Theaters bring back ‘a little piece of normalcy’
Fridley Theaters, including the Vista III in Storm Lake, will reopen on Friday.
Iowa Governor Kim Reynolds allowed theaters across the state to open as of last Friday, but with only a few days’ notice, Fridley, Iowa’s only locally-owned chain, was not prepared to safely open all of its locations.
Only Cherokee and Carroll multiplexes were opened then, as a means to gauge how protections would be used in the theaters statewide. Crowds were small, with little opportunity to promote the reopening at the time.
The theaters were mandated closed on March 17, leaving concerns about whether the industry could endure the losses of empty movie houses, according to Fridley VP Russ Vannorsdel, who spoke during a governor’s press conference this week.
It was the only time that theaters have been shut down in the time the Fridley family has been involved in the industry, dating to the 1930s. “We were concerned how we would survive without guests, and set about brainstorming a way to persevere,” he said.
The theaters, including Storm Lake’s, began providing a “popcorn to go” drive-up service, which received “overwhelming” support from the communities, and helped to bring some hourly employees back to work, Vannorsdel said. The company had early-on made the decision to continue pay and benefits for salaried workers.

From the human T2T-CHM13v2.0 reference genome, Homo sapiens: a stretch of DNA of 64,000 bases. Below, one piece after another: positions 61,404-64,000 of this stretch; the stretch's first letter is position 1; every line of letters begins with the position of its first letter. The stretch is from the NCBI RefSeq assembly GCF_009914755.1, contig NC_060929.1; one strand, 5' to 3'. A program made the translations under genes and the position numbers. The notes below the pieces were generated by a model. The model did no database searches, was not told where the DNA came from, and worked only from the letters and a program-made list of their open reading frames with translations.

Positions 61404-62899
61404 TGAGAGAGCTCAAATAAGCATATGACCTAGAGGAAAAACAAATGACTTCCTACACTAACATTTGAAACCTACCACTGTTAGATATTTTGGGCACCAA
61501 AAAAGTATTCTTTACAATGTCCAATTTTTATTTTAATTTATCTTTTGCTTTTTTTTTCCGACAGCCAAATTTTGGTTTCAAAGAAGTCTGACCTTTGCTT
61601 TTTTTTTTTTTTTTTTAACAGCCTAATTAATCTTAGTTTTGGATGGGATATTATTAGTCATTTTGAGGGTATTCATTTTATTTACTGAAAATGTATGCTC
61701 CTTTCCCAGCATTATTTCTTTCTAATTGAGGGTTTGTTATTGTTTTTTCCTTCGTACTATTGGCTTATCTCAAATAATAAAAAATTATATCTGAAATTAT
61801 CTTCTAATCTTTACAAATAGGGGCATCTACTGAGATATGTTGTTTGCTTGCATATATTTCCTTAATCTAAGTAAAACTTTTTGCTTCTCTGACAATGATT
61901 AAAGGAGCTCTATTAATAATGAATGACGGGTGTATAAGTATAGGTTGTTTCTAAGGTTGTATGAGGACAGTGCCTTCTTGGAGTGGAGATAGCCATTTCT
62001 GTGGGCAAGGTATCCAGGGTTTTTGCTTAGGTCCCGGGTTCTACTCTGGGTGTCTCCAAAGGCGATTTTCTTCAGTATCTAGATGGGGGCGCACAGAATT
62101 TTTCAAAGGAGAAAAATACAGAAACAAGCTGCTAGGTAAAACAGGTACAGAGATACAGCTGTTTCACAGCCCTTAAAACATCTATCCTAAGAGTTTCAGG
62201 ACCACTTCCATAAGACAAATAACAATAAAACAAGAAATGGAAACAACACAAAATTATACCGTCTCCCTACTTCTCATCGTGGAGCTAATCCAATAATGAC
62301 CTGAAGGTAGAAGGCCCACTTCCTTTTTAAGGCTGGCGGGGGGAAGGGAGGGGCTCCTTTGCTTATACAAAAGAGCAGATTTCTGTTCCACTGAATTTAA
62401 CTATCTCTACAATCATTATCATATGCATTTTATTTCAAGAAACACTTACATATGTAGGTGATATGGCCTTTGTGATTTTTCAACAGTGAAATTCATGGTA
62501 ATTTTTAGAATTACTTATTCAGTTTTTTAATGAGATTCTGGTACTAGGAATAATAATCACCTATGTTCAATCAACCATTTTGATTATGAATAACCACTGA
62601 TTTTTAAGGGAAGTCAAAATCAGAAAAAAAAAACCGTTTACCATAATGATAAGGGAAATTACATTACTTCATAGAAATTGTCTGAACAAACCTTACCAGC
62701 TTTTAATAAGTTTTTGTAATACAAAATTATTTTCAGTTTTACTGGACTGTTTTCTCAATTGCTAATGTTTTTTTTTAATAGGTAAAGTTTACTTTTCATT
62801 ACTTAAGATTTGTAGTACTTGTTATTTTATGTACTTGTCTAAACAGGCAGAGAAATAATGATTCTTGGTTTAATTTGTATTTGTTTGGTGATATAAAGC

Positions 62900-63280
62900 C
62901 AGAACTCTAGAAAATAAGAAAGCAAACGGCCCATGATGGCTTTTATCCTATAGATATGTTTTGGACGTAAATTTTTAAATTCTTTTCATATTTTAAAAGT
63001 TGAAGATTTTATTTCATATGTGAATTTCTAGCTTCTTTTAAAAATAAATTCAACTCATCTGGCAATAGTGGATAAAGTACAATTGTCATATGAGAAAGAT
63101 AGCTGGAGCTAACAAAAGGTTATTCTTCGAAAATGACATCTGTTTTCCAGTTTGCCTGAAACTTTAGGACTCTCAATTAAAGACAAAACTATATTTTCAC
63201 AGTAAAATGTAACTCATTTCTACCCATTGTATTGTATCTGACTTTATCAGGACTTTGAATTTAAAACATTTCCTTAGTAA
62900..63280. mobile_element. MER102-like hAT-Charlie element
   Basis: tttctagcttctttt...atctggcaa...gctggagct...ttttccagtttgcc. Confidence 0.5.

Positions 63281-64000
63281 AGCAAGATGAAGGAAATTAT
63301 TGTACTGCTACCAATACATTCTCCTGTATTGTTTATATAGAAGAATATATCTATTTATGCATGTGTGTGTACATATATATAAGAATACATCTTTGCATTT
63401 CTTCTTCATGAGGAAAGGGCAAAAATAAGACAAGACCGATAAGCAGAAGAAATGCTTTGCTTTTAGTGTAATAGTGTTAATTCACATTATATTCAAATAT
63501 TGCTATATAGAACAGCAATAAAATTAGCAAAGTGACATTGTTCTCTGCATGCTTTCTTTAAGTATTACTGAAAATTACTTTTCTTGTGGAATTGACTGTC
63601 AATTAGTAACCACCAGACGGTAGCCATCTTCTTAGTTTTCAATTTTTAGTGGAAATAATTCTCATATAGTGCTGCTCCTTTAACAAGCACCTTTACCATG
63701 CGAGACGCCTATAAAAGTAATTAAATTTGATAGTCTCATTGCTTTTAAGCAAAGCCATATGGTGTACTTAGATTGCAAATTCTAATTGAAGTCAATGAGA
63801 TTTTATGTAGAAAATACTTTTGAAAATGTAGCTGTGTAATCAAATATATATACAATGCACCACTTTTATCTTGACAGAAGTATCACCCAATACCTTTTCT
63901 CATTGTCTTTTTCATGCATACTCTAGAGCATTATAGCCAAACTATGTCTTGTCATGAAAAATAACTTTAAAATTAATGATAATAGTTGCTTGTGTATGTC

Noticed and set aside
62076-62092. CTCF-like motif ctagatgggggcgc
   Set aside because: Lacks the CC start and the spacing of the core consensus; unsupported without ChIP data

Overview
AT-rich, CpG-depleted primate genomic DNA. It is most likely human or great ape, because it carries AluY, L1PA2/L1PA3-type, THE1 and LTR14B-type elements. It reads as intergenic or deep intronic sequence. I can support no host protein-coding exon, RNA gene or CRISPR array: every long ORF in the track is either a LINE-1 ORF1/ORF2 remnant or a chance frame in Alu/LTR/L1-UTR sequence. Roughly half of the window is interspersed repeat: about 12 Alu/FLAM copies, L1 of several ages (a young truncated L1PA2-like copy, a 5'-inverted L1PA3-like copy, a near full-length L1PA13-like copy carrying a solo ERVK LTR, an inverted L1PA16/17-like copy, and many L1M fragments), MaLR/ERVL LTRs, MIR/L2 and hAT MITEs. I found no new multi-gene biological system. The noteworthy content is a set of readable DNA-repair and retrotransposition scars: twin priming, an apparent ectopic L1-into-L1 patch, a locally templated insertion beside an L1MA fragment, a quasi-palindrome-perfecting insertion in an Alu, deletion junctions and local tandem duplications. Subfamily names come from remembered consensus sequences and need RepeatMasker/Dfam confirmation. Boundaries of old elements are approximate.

With some federal and state aid, the theaters survived the shutdown.
Since the governor’s reopening announcement Wednesday, Fridley has been forming a reopening plan, training management teams on new protocol, and sanitizing the sites.
The company posted a Commitment to Communities Pledge on its website and social media, promising to protect guests, employees and communities.
Ushers in the theaters will seat visitors, ensuring that social distancing between groups is maintained. Groups will be initially limited to six people. Credit card contactless payment is being encouraged. Employees will wear face coverings, and guests are encouraged - but not required - to do so. The public is asked to stay home if they are sick, have been exposed to someone with COVID-19, or have traveled to high-risk areas. Children under 12 should not attend the theater without an adult.
Showtimes will be scheduled further apart to cut down on congestion in the lobby, and floor markings and signs will further guide guests in maintaining social distancing. Hand sanitizer stations will be added. Auditoriums will be sanitized between every showing, down to the individual seats.
Guests were excited to “get back a little piece of normalcy” in the limited openings last weekend, Vannorsdel said, eager to be “transported” into the fantasy world of movies again.
However, it will be a long road back for the industry, he predicts. All of the major studios have pushed back openings for their big spring and summer blockbusters, and there will be few new films for screens to share into at least early July.
Instead, the Storm Lake theater and other Fridley locations will bring some favorite older titles back. “Just think how exciting it is going to be to see Indiana Jones or Star Wars on the big screen again,” the Fridley VP said.
Gov. Reynolds praised the theater company. “I’m so impressed with the plan, you are doing all the right things,” she said. “I love that you are playing some of the classics while awaiting the new releases.”
While the movie-going experience will be different for a while, Reynolds said, “it is one many people have been looking froward to.”